If ever there was a product of the 1970s era, I’m it. My dad was a rock star- a long-haired, guitar playing, hard-partying musician in leather pants who toured the country for gigs. And my mom was the pretty, soft-spoken bartender with feathered bangs and long legs that he set his sights on while performing in the bar she worked at. They fell in love, got married, and had kids (starting with me), or something like that. But while they settled down to raise their little family, they didn’t entirely leave their rock and roll lifestyle, or their hard-partying friends, behind. As a result, I’ve been exposed to drugs and alcohol, and people with hardcore addictions to both, my entire life.

I’ve watched more people than I care to admit battle addictions to various things over the years, from tobacco to alcohol to prescription pills to harder stuff. But even with all my up close and personal experience, I never really understood addiction. I’ve always prided myself on having common sense and self-control, and therefore could never comprehend how or why someone couldn’t simply STOP. Just stop. Cigarettes cause lung cancer, so don’t smoke them. Obviously. Alcohol is literally poison. Sure, a moderate amount can make for a fun night every now and then, but if you can’t control yourself and it’s costing you things like relationships, jobs, driving privileges- just don’t drink. Duh. Drugs- why? Just…why? Don’t start and you won’t have to spend years trying to stop. We all know that drugs are dangerous and highly addictive. Why risk it to begin with? Right?

Maybe it’s because I didn’t truly understand addiction that I wasn’t able to recognize it when it happened to me. Or maybe it’s because I did understand it, all too well, but chose to live in denial because it was easier. I don’t smoke. I don’t drink excessively, or even often. The only prescription drugs I’ve ever taken are ones that have been prescribed to me. And I don’t do drugs. But I am an addict. My drug of choice? Food.

I’ve been overweight my entire adult life. In my defense, I was pregnant when I legally became an adult, so I was already sort of set up for failure. But. Being that my youngest child is almost 11 years old, I can hardly continue to blame “baby weight” for my problem, now, can I? No, it’s absolutely, 100% my fault. Over the years, I’ve tried every fad diet on the market. I know which ones work and which ones don’t. But I also know, all too well, that every single one of them is a temporary fix. To lose weight and keep it off, you have to maintain a healthy lifestyle. That’s easy enough to do, right? Eat right and exercise. If those things were “easy” for everyone, we wouldn’t have an obesity problem in this country, now, would we?

Telling someone who’s addicted to food to “just start eating better” is like telling a smoker to “just get some of that Chantix stuff and quit smoking” or an alcoholic to “just go to AA and get over it.” It’s not that simple. I recently read a very well written article on militaryspouse.com that said it perfectly: “Imagine being addicted to heroin, and trying to quit…but still having to shoot up just a little bit of it every single day.” Think about it. I can’t just stop eating entirely. I can’t avoid food altogether. And I can’t expect my family to starve themselves because I’m on some new diet. I still have to pack school lunches and cook meals and bake birthday cakes. I still have to grocery shop and take the kids for ice cream after baseball games and let them have sleepover pizza parties with their friends. When you think of it that way, kicking a heroin addiction should be a piece of cake compared to kicking a food addiction (pun intended.) Heroin is expensive, illegal, and relatively hard to find. Food, though, especially unhealthy food, is EVERYWHERE. It’s unavoidable.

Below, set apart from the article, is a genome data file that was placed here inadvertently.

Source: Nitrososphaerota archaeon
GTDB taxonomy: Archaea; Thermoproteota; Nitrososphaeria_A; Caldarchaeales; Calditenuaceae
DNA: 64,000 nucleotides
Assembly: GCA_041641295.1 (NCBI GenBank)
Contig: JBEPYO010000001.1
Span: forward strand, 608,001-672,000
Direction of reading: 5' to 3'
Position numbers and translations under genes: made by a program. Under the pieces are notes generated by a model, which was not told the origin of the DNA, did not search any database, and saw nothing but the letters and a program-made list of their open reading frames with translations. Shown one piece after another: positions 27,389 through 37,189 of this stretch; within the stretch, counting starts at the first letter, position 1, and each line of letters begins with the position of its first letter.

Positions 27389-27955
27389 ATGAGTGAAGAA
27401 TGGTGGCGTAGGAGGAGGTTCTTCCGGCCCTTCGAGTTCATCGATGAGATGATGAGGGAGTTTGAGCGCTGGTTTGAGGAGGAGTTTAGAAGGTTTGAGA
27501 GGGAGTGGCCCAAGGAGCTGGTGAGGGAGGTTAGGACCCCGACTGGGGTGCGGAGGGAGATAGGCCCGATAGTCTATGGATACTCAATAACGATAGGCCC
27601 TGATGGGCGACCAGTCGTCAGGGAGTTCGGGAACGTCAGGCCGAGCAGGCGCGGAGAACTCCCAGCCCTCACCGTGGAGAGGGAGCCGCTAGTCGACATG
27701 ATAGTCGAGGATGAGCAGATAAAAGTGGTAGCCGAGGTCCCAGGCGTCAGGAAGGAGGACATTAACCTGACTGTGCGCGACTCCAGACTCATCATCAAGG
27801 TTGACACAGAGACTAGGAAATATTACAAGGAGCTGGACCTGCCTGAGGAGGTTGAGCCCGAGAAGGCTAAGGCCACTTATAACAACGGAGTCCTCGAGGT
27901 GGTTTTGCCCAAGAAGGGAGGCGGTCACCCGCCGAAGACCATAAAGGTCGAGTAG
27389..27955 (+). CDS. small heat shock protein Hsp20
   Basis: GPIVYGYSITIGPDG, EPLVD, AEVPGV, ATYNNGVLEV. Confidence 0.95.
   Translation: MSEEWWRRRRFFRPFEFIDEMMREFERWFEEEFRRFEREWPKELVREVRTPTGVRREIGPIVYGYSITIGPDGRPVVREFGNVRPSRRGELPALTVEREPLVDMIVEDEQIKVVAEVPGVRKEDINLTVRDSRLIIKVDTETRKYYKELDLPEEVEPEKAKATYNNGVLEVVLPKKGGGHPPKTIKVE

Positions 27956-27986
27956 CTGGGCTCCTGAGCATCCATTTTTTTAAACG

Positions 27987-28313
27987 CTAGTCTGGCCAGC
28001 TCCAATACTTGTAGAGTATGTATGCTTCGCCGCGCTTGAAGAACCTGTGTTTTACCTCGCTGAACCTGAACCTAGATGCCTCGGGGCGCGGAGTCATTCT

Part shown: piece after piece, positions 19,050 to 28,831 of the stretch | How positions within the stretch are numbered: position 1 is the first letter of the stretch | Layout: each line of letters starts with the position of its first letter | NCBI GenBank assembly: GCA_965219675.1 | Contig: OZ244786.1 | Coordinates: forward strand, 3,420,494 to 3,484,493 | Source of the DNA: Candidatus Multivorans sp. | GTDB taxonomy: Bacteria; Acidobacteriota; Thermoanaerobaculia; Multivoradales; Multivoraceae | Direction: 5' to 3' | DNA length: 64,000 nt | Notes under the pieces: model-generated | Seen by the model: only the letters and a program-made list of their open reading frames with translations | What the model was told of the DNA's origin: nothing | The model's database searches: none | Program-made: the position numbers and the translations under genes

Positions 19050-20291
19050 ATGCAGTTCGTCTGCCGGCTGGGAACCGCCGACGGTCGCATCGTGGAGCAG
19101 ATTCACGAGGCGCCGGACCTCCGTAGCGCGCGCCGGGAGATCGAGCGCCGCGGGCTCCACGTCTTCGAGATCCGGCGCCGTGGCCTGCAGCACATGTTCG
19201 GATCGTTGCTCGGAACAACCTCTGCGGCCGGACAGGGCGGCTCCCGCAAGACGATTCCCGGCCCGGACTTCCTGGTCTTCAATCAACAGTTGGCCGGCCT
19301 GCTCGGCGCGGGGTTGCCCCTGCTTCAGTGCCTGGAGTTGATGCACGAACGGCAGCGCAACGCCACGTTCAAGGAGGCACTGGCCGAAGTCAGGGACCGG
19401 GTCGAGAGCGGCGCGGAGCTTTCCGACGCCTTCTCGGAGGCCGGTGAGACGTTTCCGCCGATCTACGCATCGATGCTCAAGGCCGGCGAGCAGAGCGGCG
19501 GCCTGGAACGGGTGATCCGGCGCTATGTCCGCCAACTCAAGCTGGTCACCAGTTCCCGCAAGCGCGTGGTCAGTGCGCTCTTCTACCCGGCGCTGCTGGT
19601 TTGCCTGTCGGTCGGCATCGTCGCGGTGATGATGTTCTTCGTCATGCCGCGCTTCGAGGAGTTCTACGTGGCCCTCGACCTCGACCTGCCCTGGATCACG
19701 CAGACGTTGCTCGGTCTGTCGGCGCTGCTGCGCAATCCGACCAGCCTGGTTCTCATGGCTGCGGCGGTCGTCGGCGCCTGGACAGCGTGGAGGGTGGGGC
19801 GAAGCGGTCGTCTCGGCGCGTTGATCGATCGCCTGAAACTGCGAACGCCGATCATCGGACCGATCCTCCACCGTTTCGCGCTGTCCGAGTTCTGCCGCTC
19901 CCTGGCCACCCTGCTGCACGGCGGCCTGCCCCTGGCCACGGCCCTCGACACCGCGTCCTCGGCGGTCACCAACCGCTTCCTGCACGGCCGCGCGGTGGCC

But I have to find a way to conquer my demon. I. HAVE. TO. It’s no longer about how I look, how I feel about myself, or wanting to set things on fire whenever someone calls me fat. It’s about getting healthy for my kids, and being around long enough to revel in the sweet irony that is being a grandparent. The other day, my doctor diagnosed me with high blood pressure. And within the next couple of weeks, she’s going to diagnose me with diabetes. I’m 99% sure. So is she, she’s just waiting on blood tests to confirm it. And I have no one to blame but myself.

Okay, that’s not entirely true. Genetically, I was already screwed. Diabetes runs on both sides of my family, even among those who aren’t overweight. So does high blood pressure. All the more reason for me to take better care of myself. But I haven’t been, and now I’m paying the price for it. The sickest part is, I think I always knew it was going to come to this. And I think this was the “rock bottom” it was going to take for me to start making changes. My wake up call, if you will. Like it often takes a drunk driving arrest to scare an alcoholic into sobriety, or a bout with pneumonia to inspire a smoker to quit, being diagnosed with possibly life-threatening illnesses that are directly related to my weight, which is directly related to my food addiction, is a game changer for me.

So….food rehab, here I come. I’m going to commit to food-free living in a food-free environment. I’m going to cut all of the people who eat food out of my life, I can’t be around that sort of temptation. Oh wait….those aren’t options? Well. Shit. Guess this might be harder than I thought…

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